As the Obama administration comes under increasing scrutiny for its handling of the terrorist attack in Libya, Ambassador Susan Rice is defending her actions, saying that political considerations did not factor into her early statements on the attack.
In an interview with The Washington Post published on Tuesday, Susan Rice, the U.S. Ambassador to the United Nations, said, according to The Post’s characterization, that “she relied on daily updates from intelligence agencies in the days before her television appearances and on a set of talking points prepared for senior members of the administration by intelligence officials."
When asked whether there was an attempt to “pick and choose” among explanations she replied, “Absolutely not,” adding that, “It was purely a function of what was provided to us” and, as The Post writes, "had been given to Congress the day before."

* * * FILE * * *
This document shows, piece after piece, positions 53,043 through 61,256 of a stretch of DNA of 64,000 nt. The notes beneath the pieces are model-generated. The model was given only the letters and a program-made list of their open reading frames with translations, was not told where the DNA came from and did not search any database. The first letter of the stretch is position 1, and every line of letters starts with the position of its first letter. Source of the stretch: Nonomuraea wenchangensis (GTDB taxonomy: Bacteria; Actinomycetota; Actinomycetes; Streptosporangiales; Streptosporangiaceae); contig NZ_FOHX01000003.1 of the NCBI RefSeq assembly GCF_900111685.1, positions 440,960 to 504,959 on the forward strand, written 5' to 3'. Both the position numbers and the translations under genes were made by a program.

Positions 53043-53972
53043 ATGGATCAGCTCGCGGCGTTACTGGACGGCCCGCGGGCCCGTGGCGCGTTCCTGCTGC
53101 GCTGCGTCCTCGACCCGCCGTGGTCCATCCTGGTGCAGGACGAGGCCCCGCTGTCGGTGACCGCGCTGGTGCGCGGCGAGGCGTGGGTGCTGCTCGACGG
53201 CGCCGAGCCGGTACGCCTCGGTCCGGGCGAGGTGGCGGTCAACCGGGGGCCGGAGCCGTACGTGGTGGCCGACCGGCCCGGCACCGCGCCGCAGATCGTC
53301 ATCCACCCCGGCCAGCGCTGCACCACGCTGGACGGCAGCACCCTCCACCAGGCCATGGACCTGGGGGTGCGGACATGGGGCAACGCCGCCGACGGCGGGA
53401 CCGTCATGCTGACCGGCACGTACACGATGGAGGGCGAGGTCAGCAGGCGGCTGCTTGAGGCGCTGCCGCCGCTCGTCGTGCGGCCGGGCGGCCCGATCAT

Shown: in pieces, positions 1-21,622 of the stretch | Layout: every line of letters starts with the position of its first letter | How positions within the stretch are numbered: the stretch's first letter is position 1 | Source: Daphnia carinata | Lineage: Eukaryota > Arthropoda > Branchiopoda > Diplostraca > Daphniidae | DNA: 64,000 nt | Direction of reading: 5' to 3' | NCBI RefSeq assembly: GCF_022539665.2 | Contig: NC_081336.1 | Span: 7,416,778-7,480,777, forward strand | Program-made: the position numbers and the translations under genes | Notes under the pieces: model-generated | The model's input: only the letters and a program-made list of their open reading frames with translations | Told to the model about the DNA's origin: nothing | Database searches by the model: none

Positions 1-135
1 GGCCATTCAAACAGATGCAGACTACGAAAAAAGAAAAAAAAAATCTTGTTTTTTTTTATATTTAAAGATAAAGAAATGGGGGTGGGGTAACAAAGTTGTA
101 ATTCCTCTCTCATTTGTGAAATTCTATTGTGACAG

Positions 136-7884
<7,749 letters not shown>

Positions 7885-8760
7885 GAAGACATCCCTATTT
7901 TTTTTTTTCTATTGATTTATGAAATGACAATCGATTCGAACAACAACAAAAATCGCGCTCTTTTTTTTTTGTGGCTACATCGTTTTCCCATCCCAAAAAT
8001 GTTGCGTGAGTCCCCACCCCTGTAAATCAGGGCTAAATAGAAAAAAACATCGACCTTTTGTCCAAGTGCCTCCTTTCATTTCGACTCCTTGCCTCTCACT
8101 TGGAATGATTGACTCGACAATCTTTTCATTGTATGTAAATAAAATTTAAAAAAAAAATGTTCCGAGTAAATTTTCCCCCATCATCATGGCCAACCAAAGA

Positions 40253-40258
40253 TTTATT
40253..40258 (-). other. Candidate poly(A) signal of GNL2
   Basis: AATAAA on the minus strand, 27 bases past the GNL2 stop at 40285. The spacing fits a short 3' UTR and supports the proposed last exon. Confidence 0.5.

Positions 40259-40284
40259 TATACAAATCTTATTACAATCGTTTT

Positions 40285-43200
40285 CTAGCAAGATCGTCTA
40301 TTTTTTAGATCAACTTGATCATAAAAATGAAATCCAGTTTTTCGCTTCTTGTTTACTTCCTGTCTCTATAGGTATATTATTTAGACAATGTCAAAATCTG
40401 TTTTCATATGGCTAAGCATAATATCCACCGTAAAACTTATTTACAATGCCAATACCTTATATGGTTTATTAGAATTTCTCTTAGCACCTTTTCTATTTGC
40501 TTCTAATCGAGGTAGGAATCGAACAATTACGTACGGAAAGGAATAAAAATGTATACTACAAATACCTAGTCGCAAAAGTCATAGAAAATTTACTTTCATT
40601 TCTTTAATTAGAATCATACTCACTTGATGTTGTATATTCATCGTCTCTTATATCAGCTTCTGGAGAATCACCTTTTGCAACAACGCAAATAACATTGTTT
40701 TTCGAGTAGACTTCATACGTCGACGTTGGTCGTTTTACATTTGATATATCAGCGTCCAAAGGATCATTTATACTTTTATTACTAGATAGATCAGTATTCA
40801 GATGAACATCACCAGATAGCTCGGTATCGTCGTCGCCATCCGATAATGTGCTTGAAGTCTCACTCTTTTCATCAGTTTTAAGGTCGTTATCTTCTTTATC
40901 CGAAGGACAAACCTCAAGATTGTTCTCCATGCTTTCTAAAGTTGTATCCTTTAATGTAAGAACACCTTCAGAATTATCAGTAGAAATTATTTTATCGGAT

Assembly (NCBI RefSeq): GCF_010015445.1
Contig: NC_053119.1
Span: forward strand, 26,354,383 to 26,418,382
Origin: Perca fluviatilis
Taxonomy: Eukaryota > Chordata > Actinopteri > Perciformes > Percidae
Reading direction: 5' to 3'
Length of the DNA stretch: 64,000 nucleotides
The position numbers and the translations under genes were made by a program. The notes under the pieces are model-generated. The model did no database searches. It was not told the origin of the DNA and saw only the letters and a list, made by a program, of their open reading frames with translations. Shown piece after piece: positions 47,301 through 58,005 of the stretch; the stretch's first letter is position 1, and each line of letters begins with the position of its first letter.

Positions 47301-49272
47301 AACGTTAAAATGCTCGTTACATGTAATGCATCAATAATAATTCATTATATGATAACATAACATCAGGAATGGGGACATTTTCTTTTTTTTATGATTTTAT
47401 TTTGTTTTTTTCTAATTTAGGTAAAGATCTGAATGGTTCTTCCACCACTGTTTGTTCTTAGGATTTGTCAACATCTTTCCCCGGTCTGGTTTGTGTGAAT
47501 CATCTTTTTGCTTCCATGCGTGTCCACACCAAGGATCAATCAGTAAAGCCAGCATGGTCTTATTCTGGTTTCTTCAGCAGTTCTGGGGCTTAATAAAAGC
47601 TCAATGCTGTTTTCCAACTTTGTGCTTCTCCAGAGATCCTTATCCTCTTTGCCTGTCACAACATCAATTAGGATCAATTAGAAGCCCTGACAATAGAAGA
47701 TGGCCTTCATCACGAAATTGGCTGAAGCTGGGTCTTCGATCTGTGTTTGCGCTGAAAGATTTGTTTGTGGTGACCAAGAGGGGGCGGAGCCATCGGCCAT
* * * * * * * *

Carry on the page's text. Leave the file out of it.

In the days following the incident, Rice said that the attacks in Benghazi that killed Ambassador Chris Stevens and three other Americans were "spontaneous," the result of angry protests over an anti-Muslim film produced in the United States. Later, the administration labeled the incident as a terrorist attack.
Lawmakers in both the House and Senate are now investigating the administration's response.
In addition on Tuesday, the Associated Press reported that the administration is considering a drone strike or other type of attack in Libya, but has yet to find a target.
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